Automotive News has reported that Mazda has stopped production of RX8 due to poor sales and ever tighter global emission standards. Mazda managed to sale a mere 1,134 of the models last year, and 2011 hasn’t treated the rotary any better. Sales are down 21 percent through July. The Japanese automaker was forced to remove the model from European showrooms last year after it failed to meet emissions standards, and the company says that it simply can’t justify continuing to manufacture the vehicle without sales in the old country.
The RX-8 and the three generations of the RX-7 that preceded it have long been the foundation the brand’s fun-to-drive aura. The car’s high-revving 1.3-liter, twin-rotor rotary engine produces 232 hp at 8,500 rpm — a big punch in a relatively small package.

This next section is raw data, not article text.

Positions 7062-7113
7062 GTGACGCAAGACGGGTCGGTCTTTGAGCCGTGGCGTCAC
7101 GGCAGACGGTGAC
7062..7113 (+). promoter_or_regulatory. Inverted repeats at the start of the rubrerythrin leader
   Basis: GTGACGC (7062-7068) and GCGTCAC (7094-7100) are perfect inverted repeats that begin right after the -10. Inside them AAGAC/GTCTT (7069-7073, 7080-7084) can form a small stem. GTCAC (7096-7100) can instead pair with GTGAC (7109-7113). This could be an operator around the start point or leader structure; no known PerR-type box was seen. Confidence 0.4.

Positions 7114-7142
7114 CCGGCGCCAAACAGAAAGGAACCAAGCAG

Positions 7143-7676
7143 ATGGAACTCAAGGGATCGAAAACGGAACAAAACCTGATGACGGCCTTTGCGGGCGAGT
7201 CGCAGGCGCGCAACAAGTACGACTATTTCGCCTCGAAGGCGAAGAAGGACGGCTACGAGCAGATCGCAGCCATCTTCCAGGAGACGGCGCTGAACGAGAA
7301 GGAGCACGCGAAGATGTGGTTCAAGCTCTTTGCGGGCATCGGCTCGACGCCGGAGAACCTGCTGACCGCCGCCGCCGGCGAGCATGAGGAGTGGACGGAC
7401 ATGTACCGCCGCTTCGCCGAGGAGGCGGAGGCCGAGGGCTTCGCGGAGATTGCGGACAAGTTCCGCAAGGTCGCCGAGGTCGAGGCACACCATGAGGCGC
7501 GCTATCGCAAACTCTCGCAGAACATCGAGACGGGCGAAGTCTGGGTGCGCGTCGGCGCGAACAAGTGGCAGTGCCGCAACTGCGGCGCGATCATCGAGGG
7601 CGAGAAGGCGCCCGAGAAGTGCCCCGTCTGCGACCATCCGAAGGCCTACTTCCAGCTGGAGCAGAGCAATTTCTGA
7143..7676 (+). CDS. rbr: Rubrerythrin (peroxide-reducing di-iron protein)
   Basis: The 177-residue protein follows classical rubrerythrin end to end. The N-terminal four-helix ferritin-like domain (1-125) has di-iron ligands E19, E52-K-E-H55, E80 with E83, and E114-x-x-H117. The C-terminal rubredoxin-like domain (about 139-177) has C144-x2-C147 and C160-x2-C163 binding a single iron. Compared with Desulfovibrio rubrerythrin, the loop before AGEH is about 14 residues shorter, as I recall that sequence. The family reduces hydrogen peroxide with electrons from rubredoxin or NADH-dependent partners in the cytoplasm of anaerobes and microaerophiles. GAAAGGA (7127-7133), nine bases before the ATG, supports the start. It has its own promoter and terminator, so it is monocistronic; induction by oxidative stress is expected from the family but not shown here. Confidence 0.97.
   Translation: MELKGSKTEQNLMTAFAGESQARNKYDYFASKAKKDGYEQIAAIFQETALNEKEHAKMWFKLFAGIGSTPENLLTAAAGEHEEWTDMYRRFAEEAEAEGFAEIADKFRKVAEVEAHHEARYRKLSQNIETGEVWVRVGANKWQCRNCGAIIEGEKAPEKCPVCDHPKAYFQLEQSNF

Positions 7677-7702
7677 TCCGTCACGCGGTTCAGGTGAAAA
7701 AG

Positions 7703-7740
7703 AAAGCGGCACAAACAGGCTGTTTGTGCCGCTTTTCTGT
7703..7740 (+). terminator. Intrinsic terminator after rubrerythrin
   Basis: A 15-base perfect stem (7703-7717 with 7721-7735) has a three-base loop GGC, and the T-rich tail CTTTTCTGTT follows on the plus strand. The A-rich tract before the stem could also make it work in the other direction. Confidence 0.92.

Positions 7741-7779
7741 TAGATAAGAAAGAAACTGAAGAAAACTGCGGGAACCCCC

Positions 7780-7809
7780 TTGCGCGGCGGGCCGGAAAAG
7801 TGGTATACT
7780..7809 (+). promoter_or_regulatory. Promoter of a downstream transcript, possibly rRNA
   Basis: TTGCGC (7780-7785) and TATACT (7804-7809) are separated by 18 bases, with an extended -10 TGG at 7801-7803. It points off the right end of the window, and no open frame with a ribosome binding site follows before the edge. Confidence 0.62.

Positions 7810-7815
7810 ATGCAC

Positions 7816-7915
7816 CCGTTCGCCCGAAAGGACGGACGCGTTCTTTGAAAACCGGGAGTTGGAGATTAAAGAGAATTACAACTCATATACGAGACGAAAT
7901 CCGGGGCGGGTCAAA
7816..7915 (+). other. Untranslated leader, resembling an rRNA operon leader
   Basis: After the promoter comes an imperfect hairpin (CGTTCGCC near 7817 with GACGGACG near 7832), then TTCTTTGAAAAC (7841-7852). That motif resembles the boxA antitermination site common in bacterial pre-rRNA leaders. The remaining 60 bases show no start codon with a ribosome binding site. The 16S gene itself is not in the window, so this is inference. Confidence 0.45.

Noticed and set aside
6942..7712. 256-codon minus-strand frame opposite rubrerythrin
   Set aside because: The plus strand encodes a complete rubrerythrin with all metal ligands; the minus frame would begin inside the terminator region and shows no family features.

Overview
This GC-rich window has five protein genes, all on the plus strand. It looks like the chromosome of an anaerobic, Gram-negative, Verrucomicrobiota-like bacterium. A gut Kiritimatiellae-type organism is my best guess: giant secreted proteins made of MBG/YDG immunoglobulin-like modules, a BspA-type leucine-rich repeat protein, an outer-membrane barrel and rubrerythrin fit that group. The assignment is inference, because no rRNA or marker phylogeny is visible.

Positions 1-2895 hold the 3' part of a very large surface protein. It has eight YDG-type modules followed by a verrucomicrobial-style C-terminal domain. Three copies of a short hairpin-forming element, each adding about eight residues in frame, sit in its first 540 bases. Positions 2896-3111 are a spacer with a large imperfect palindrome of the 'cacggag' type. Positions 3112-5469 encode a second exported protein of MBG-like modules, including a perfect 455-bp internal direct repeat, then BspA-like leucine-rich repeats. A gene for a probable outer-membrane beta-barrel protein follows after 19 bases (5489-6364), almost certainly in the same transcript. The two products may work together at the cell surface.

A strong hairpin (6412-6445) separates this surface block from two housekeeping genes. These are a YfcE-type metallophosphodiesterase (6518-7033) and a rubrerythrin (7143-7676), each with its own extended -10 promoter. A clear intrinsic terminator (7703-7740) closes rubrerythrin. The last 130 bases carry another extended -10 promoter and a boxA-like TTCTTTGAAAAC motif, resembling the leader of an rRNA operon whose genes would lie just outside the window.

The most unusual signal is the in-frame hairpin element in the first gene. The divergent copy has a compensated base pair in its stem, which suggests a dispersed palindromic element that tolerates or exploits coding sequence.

But Mazda sold just 1,134 RX-8s last year, a 49 percent decline from 2009. Sales through July of 2011 were down another 21 percent.
The RX-8, which has a base price of $27,590, including shipping, peaked at 23,690 sales in 2004. But the first-generation RX-7 surpassed 50,000 units throughout the early 1980s.
However, the CEO of Mazda North America stated that Rotary is alive and well within Mazda, moreover he added that the company is studying the best way to come back to the market with the rotary.